Layers of Hackney

Hackney, like all London, is layered with history: physically, where once open land has been covered by iterations of building; different communities, industries and walks of life coming, some going, others gone; changes in fortune with areas, once affluent, falling into poverty, then climbing back to prosperity.

To discover Hackney’s history used to mean looking for it in many places: searching libraries and bookshops; visiting museums; traipsing from one archive to another. But now, more and more is being brought together, available at the click of a mouse on layersoflondon.org.

This website, produced by London University’s Institute of Historical Research (IHR), not only brings together a fascinating collection of digitised historic maps of London, it allows everyone to add records associated with different locations in London: pictures, films, recordings or stories about people who have lived and worked in London down the centuries.

A collection of historic material for 200 places throughout Hackney has been added by a team of Friends of Hackney Archives (FHA). The information was drawn from 35 years’ worth of FHA publications, digitised by IHR and now available online at hackneyhistory.org.  The earliest of these records relates to 12th century Holywell Priory; the most recent to fighting fascists in Ridley Road in 1962.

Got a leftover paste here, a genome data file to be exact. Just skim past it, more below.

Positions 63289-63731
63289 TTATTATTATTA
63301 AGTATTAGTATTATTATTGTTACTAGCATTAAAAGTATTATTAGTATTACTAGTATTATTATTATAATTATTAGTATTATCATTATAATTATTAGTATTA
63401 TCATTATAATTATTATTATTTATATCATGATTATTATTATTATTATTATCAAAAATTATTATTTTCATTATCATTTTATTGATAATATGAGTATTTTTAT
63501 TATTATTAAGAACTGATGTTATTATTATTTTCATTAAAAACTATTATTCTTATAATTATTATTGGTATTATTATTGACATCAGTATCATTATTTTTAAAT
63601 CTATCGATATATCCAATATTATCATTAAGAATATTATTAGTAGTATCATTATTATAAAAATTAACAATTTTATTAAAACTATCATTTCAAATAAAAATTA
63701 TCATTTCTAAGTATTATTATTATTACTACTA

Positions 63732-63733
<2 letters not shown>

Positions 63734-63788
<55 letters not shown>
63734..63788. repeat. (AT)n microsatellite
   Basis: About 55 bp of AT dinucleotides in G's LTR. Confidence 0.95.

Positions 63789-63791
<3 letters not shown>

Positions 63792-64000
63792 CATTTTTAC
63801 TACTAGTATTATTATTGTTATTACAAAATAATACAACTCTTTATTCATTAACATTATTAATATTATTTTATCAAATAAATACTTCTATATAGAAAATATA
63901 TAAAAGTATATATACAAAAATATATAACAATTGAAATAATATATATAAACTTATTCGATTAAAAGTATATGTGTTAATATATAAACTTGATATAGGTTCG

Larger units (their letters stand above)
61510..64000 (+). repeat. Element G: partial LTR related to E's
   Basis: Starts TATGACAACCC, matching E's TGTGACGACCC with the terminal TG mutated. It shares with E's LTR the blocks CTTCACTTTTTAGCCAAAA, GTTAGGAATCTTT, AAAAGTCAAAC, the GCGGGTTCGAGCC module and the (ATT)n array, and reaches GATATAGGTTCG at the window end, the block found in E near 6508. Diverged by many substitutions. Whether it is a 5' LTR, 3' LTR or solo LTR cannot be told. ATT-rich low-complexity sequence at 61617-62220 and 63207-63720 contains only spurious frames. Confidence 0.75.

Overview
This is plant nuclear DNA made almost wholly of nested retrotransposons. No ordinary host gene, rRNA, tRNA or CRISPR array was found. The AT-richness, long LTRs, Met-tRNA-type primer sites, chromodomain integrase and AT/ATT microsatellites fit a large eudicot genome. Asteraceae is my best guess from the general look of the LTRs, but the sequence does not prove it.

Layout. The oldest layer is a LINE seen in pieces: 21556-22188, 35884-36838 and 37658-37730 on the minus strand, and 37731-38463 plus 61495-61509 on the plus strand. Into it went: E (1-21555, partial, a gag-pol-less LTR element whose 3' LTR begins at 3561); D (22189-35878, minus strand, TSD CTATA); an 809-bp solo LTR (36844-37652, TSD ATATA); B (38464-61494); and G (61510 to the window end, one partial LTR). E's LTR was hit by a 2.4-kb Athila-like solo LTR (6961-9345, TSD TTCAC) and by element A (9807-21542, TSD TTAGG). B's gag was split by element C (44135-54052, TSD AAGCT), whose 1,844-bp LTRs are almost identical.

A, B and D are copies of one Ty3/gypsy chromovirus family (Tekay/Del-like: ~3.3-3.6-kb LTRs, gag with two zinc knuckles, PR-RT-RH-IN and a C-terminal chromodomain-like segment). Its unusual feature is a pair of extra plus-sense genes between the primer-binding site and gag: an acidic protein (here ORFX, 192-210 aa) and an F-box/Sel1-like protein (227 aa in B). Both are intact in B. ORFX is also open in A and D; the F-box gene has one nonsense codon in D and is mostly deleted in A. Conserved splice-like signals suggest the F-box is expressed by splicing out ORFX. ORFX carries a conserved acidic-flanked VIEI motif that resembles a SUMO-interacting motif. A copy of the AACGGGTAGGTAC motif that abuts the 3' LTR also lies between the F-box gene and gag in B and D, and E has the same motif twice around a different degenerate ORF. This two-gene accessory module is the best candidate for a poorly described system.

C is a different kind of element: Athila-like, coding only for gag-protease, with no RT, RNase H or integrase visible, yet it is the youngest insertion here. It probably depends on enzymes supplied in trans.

Go to layersoflondon.org and have a shufti! Search for a place of interest. Open up the maps of your choice to give you different layers through time: medieval, Tudor, 17th, 18th, 19th centuries, Charles Booth’s Poverty, 19th and 20th century Ordnance Survey, WWII bomb damage, 1940s RAF aerial or modern satellite maps. Was your street built by 1827? Did Charles Booth colour it yellow for posh or black for ‘vicious, semi-criminal’? Was it bombed in the Blitz; if so, how badly? Move your cursor around your place of interest; find a pop-up record to click and discover something more about the history of your area. Or enjoy browsing through the various collections of records, as diverse as Georgian Coffee Houses, Punk London and Black History.

Maybe you have an old photograph, a collection of letters, a recorded interview, a video, or the results of a local research project which you think you could share by adding it to Layers of London. Just create an account on the website and start contributing. Or, if you would prefer to work with others in doing this, FHA is running workshops for groups to map more of Hackney’s history onto Layers of London by adding records of histories that have yet to be captured. Contact FHA via hackneyhistory.org to find out more.


Looking for something to do one weekend?  Intrigued to find out more about Hackney?

Look up walkhackney.co.uk and pick a walk that takes your fancy. The next four are in this edition’s What’s On section. I look forward to welcoming you on one of my walks.

Images are screenshots from the Layers of Hackney website